Benedikt Kölsch, Björn Schiricke, Jacob Estevam Schmiedt, Bernhard Hoffschmidt
Languages: English | Pages: 10 pp
Bibliographic info:
40th AIVC - 8th TightVent - 6th venticool Conference - Ghent, Belgium - 15-16 October 2019

Heating energy in buildings represents a significant proportion of the total global energy consumption. Uncontrolled airflow through the building envelope contributes significantly to its energy losses.  
Existing methods, like the fan pressurisation technique, which measure the air infiltration rate and quantify individual leakage sizes in buildings, are expensive and time-consuming. Additionally, the accurate detection of the leak location with these methods depends strongly on the experience of the respective building inspector. Moreover, it is hardly possible to identify the size of each leakage accurately and quantify their contributions to the entire building air change rate. Thus, the development of a new measurement method is a vital step.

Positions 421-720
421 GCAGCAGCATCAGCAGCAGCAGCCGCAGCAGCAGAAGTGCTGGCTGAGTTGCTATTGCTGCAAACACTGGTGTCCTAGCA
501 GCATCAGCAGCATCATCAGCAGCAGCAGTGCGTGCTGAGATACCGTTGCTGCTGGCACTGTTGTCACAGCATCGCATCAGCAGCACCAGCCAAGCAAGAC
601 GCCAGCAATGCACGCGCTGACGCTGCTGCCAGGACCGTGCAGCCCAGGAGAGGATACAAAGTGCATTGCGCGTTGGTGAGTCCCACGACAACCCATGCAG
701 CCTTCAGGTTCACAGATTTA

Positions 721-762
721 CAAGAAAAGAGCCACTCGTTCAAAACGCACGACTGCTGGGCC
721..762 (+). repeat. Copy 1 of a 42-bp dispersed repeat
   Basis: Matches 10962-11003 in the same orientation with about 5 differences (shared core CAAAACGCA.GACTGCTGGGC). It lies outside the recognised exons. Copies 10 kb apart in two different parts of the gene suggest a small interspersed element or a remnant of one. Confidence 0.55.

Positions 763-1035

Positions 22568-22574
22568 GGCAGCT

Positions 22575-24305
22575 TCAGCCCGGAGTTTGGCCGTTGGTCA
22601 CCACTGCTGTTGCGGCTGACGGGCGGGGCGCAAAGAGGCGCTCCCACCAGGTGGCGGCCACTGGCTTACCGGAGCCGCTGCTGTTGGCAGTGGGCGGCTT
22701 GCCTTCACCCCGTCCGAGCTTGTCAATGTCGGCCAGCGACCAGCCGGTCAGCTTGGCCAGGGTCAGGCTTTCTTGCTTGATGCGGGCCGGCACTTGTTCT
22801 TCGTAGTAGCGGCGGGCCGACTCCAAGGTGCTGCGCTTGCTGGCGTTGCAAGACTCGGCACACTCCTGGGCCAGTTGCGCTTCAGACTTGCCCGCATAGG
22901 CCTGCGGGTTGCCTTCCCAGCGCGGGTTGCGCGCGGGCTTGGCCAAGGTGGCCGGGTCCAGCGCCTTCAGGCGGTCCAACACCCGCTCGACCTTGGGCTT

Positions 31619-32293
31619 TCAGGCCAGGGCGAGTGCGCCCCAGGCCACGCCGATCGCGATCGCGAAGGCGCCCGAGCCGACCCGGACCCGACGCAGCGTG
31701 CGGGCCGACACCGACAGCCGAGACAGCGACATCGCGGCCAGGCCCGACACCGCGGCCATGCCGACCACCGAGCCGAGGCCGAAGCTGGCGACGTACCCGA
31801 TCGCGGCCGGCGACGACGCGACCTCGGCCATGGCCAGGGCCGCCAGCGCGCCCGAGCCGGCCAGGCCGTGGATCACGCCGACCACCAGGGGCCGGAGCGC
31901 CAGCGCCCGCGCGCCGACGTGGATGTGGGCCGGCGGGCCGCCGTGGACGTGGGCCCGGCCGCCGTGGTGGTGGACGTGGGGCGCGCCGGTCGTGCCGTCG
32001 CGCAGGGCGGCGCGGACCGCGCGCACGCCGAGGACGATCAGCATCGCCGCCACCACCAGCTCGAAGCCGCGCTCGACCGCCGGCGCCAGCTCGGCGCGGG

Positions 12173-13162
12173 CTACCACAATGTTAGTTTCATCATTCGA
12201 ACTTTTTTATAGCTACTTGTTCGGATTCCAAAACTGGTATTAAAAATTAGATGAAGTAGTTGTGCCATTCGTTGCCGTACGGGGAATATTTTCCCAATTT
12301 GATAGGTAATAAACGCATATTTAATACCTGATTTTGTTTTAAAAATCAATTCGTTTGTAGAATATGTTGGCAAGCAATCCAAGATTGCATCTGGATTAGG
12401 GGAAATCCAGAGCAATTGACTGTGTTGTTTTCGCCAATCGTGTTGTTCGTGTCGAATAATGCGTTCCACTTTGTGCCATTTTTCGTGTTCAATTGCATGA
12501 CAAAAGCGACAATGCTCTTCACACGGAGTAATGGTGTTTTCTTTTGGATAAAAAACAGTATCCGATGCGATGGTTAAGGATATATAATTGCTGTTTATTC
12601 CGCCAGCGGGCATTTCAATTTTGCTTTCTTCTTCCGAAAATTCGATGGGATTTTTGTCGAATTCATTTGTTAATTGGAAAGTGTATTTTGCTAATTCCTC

In this paper, a high-frequency acoustic method is proposed to identify leakage sizes. Using an impulse response technique with multiple microphones and a high-frequency broad-band excitation signal enables the identification of frequency components which are predominantly attenuated inside walls. In a laboratory test chamber, different interchangeable walls have been used. Therefore, it was possible to investigate different leakage sizes and compare them directly in a controlled environment. As an excitation signal, an exponential sine sweep is used, which is able to cover a broad frequency range and simultaneously only excites the desired frequencies.  By analysing the spectra, it is possible to differentiate between different cracks and leak sizes. Therefore, this technique has the potential to concentrate only on significant leaks during a building renovation and save building owners time and costs.